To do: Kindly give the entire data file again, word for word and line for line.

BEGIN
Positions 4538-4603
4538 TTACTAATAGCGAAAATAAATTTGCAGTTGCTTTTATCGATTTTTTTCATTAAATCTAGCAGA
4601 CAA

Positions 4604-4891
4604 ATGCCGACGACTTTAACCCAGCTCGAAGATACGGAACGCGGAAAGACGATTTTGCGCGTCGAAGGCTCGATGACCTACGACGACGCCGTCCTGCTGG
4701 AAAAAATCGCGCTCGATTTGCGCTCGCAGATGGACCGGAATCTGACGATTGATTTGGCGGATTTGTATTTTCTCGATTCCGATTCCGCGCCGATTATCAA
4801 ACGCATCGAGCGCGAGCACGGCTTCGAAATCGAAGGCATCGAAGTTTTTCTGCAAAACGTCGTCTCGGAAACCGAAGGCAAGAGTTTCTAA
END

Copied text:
Positions 4538-4603
4538 TTACTAATAGCGAAAATAAATTTGCAGTTGCTTTTATCGATTTTTTTCATTAAATCTAGCAGA
4601 CAA

Positions 4604-4891
4604 ATGCCGACGACTTTAACCCAGCTCGAAGATACGGAACGCGGAAAGACGATTTTGCGCGTCGAAGGCTCGATGACCTACGACGACGCCGTCCTGCTGG
4701 AAAAAATCGCGCTCGATTTGCGCTCGCAGATGGACCGGAATCTGACGATTGATTTGGCGGATTTGTATTTTCTCGATTCCGATTCCGCGCCGATTATCAA
4801 ACGCATCGAGCGCGAGCACGGCTTCGAAATCGAAGGCATCGAAGTTTTTCTGCAAAACGTCGTCTCGGAAACCGAAGGCAAGAGTTTCTAA